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Exercise and Physical Activity

Safety Tips for Exercising Outdoors for Older Adults

Staying Safe When Exercising Outdoors for Older Adults

You’ve made a plan to be more active, and you’re ready to go outside and get started. But before you do, make sure that you can exercise safely in your neighborhood. Here are a few tips that can help you stay safe as you get moving.

Think ahead about safety.

  • Carry your ID with emergency contact information and bring a small amount of cash and a cell phone with you, especially if walking alone. Stay alert by not talking on the phone as you walk and keeping the volume low on your headphones.
  • Let others know where you’re going and when you plan to be back.
  • Stick to well-lit places with other people around.
  • Be seen to be safe. Wear light or brightly colored clothing during the day. Wear reflective material on your clothing and carry a flashlight at night. Put lights on the front and back of your bike.
  • Wear sturdy, appropriate shoes for your activity that give you proper footing.

Walk safely in rural areas.

  • If possible, walk during daylight hours.
  • Choose routes that are well-used, well-lit, and safe. Choose routes with places to sit in case you want to stop and rest.
  • Stay alert at all times. If you’re listening to music as you walk, turn down the volume so you can still hear bike bells and warnings from other walkers and runners coming up behind you.
  • Always walk facing oncoming traffic.
  • Walk on a sidewalk or a path whenever possible. Watch out for uneven sidewalks, which are tripping hazards.
  • Look for a smooth, stable surface alongside the road.

Walk safely in urban areas.

  • If the road has guardrails, see if there’s a smooth, flat surface behind the barrier where you can walk. If you need to walk on a paved shoulder, stay as far away from traffic as possible.
  • Watch for bridges and narrow shoulders.
  • Cross at crosswalks or intersections. Jaywalking increases your risk of a serious accident. Pay attention to the traffic signal. Cross only when you have the pedestrian crossing signal.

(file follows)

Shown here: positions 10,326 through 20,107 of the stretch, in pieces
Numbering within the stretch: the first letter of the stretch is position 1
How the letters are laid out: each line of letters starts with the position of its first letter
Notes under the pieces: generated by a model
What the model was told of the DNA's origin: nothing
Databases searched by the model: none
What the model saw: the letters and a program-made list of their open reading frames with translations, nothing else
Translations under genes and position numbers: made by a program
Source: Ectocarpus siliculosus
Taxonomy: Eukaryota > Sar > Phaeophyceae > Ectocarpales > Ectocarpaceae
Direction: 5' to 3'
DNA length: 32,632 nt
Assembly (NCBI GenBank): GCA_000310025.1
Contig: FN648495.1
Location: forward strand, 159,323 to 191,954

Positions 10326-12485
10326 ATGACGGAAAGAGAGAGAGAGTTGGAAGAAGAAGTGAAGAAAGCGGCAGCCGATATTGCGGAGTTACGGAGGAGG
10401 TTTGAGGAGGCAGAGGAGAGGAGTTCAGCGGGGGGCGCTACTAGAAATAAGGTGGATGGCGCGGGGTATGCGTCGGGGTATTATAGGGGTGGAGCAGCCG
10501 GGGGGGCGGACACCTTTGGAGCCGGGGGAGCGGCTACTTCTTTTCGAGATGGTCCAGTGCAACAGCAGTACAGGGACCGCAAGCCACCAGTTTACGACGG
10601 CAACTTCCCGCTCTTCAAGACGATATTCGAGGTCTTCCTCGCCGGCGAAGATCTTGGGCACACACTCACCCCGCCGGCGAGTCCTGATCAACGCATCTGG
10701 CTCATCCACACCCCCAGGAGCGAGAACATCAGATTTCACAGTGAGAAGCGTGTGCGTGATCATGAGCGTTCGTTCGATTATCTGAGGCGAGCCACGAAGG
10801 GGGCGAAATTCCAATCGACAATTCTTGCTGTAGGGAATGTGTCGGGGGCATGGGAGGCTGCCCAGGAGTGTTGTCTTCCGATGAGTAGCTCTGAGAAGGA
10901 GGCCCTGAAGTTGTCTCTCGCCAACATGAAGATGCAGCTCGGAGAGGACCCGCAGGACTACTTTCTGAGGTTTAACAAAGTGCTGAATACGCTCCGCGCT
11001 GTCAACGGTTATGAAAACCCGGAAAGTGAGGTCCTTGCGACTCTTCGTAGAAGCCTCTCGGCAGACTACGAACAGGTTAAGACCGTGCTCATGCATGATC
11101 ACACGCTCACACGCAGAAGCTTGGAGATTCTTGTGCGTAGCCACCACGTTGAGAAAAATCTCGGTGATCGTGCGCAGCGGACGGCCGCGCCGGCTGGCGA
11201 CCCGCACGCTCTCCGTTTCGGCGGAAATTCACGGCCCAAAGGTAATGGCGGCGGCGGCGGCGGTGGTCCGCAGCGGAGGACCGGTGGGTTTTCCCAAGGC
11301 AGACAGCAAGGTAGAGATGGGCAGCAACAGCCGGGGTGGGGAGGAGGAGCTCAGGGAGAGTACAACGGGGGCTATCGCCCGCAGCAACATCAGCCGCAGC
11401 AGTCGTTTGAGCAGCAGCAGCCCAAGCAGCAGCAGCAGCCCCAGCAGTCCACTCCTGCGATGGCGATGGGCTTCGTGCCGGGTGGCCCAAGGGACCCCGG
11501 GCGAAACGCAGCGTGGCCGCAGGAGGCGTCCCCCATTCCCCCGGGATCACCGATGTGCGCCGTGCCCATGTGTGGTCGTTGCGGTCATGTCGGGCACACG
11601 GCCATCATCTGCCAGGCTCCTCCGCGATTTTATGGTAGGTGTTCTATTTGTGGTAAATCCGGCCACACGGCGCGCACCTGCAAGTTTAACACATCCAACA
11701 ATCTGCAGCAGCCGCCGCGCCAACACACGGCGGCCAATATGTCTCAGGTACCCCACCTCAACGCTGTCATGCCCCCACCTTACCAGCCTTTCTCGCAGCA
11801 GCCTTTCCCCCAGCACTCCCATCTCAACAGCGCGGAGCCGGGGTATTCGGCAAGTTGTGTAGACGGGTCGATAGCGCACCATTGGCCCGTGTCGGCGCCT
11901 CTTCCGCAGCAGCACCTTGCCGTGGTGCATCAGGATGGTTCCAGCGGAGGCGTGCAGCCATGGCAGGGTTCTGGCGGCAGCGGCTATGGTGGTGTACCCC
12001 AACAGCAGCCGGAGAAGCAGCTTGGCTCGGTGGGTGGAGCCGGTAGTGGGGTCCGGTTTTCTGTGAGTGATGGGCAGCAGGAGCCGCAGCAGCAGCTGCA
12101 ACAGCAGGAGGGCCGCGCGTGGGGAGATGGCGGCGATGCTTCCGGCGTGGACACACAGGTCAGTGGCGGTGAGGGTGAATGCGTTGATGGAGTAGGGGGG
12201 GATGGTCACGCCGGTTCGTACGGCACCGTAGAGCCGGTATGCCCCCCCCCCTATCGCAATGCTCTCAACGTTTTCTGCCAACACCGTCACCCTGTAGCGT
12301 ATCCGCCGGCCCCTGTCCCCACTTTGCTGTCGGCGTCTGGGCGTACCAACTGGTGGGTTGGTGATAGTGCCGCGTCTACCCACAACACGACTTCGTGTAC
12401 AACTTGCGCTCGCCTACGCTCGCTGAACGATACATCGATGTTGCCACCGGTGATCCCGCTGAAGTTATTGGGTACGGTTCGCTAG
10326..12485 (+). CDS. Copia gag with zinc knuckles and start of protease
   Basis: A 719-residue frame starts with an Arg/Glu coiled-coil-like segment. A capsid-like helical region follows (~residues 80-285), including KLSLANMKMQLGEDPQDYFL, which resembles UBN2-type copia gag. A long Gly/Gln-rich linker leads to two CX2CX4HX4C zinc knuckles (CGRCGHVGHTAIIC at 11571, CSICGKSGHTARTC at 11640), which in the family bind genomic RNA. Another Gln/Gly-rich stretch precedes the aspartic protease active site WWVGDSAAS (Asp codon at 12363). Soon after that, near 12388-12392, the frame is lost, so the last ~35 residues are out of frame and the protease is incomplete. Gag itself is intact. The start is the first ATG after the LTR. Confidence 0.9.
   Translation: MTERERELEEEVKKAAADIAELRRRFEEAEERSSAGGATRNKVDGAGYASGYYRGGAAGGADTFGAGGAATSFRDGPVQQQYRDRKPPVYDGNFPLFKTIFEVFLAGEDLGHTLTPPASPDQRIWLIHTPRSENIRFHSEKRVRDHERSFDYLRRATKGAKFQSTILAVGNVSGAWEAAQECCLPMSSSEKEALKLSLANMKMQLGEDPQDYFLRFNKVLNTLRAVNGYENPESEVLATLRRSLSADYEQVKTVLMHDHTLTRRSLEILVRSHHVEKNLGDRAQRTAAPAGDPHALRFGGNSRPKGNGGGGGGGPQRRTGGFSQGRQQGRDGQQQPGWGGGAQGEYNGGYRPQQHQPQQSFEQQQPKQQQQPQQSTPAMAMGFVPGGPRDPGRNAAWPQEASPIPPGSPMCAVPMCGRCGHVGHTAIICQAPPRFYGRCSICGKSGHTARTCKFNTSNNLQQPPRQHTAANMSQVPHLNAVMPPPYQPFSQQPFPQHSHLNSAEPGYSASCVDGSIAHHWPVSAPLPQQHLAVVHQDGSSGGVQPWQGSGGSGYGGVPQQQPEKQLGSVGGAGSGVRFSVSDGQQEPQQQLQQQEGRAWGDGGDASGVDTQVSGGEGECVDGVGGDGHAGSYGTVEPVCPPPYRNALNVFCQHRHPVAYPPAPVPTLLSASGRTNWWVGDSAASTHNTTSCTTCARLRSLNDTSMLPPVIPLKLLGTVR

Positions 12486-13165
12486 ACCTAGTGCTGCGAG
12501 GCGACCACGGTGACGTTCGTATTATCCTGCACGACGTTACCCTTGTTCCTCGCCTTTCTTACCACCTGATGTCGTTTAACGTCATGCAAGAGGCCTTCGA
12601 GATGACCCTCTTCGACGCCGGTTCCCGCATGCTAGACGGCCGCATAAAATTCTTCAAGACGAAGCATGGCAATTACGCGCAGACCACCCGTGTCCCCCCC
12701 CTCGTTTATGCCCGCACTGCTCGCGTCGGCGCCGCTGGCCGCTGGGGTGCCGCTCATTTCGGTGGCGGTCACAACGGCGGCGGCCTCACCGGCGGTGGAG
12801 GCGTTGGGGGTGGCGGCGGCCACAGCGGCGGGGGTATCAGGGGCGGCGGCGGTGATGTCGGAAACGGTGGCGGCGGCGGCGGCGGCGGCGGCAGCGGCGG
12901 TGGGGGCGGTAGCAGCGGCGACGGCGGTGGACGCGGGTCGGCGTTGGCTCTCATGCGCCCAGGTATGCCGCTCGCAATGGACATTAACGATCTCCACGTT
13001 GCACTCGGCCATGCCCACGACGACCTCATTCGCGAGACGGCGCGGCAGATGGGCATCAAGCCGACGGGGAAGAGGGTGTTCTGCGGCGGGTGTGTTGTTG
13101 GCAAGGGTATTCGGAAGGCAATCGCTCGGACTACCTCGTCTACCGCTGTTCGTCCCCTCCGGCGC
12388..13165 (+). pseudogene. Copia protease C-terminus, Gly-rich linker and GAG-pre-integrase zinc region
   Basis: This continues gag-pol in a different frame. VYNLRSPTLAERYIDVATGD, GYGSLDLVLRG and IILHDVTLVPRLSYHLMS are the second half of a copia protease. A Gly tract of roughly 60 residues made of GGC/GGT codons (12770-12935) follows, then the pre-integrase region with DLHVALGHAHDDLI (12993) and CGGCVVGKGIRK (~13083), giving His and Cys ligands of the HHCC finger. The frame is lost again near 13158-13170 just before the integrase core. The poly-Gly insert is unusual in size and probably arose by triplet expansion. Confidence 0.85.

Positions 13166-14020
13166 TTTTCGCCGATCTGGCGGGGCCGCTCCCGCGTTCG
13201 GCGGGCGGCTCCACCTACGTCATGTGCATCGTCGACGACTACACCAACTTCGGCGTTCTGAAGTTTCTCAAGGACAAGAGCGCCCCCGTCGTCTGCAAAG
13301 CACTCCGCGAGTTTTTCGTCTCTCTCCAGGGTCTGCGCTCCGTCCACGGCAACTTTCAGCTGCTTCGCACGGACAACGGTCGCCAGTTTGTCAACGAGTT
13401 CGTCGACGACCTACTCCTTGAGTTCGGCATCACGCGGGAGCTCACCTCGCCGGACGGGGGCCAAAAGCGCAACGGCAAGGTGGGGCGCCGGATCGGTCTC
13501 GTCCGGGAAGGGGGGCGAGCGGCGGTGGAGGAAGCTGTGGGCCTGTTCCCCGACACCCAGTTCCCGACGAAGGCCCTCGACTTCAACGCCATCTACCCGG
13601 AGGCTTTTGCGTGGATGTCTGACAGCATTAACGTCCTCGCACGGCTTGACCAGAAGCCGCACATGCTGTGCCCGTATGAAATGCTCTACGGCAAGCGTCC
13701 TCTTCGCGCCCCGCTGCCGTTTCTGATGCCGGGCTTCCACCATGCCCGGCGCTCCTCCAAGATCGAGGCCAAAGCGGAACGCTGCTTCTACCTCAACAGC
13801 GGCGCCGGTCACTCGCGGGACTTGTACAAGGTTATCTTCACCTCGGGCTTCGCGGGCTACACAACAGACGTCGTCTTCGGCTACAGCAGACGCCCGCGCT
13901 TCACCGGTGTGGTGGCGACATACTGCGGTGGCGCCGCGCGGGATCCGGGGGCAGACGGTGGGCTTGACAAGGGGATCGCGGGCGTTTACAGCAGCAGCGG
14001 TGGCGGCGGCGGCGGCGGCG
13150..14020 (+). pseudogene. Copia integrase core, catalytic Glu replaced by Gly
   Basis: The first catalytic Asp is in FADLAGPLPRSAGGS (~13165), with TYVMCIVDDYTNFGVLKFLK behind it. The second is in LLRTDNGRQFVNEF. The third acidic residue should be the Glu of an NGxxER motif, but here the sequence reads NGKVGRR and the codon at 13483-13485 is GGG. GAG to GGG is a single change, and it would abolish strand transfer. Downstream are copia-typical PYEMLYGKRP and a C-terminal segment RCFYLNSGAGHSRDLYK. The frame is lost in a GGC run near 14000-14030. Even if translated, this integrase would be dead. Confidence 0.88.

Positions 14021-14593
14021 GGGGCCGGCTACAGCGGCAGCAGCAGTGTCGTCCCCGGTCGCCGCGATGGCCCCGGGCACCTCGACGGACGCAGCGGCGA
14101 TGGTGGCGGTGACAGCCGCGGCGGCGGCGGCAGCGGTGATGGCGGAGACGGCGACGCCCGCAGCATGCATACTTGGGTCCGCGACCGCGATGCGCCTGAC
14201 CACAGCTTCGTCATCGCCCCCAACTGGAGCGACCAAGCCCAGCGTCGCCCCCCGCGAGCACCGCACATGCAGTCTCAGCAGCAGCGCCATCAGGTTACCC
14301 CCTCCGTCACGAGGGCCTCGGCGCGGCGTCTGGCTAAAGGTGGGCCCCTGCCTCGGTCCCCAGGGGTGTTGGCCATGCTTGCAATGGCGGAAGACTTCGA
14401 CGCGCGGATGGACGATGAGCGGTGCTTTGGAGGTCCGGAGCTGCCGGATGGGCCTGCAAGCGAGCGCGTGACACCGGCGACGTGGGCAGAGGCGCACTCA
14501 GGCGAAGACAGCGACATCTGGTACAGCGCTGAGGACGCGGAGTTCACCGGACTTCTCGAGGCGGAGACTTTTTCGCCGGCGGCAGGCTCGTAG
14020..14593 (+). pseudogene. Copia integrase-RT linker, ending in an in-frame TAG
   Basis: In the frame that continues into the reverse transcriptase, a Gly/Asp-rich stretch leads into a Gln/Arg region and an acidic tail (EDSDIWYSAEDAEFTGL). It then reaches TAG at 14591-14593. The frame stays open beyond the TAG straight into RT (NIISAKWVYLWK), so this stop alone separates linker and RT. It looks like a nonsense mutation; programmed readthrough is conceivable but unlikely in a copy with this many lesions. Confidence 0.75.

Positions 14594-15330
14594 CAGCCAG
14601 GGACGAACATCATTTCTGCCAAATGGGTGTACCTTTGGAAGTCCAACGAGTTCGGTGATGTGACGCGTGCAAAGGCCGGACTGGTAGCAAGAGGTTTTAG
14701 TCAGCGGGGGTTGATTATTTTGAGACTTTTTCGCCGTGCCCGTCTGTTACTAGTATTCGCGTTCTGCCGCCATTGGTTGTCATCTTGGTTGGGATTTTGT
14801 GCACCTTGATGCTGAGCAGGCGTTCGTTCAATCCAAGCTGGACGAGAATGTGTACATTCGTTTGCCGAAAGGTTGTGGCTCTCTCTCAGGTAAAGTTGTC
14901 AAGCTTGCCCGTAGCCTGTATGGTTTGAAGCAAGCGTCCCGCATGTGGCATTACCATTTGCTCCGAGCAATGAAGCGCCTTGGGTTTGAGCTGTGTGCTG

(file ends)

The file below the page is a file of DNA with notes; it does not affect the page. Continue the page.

• Never assume a driver sees you crossing the street. Try to make eye contact with drivers as they approach. Before you start to cross a street, make sure you have plenty of time to get across. Rushing increases your risk of falling.
  • Look across ALL lanes you must cross and make sure each lane is clear before proceeding. Look left, right, and left again before crossing. Just because one driver stops, don’t presume drivers in other lanes will stop for you.
  • Check out city parks. Many parks have walking or jogging trails away from traffic.

Bicycle Safety for Older Adults

Riding a bicycle is not only a fun family activity, it’s also a great way to exercise. Some people even use their bicycle to commute to work, go to the grocery store, or visit friends and family. When you’re out and about on your bike, it’s important to know how to be safe.

For more information about biking safely, visit the National Highway Traffic Safety Administration.

Tips for Exercising in Hot Weather

Many people enjoy warm-weather outdoor activities like walking, gardening, or playing tennis. Make sure to play it safe in hot weather. Too much heat can be risky for older adults and people with health problems. Being hot for too long can cause hyperthermia—a heat-related illness that includes heat stroke and heat exhaustion.

If you want to be active when it’s hot outside:

Tips for Exercising in Cold Weather

You can exercise outdoors in the winter, but take a few extra steps to stay safe before braving the cold. Exposure to cold can cause health problems. Or do other outdoor activities when it’s cold outside:

  • Check the weather forecast. If it’s very windy or cold, exercise inside with videos online and go out another time.
  • Watch out for snow and icy sidewalks.
  • Warm up your muscles first. Try walking or light arm pumping before you go out.
  • Pick the right clothes. Wear several layers of loose clothing. The layers will trap warm air between them. Avoid tight clothing, which can keep your blood from flowing freely and lead to loss of body heat.
  • Wear a waterproof coat or jacket if it’s snowy or rainy. Wear a hat, scarf, and gloves.
  • Learn the signs of hypothermia.

For More Information About Exercise and Physical Activity

Centers for Disease Control and Prevention (CDC)
800-232-4636 (toll-free)
888-232-6348 (TTY/toll-free)
cdcinfo@cdc.gov
www.cdc.gov

MedlinePlus
National Library of Medicine      
www.medlineplus.gov

National Highway Traffic Safety Administration
888-327-4236 (toll-free)
800-424-9153 (TTY/toll-free)
nhtsa.webmaster@dot.gov
www.nhtsa.gov/road-safety/older-drivers

This content is provided by the National Institute on Aging (NIA), part of the National Institutes of Health. NIA scientists and other experts review this content to ensure that it is accurate, authoritative, and up to date.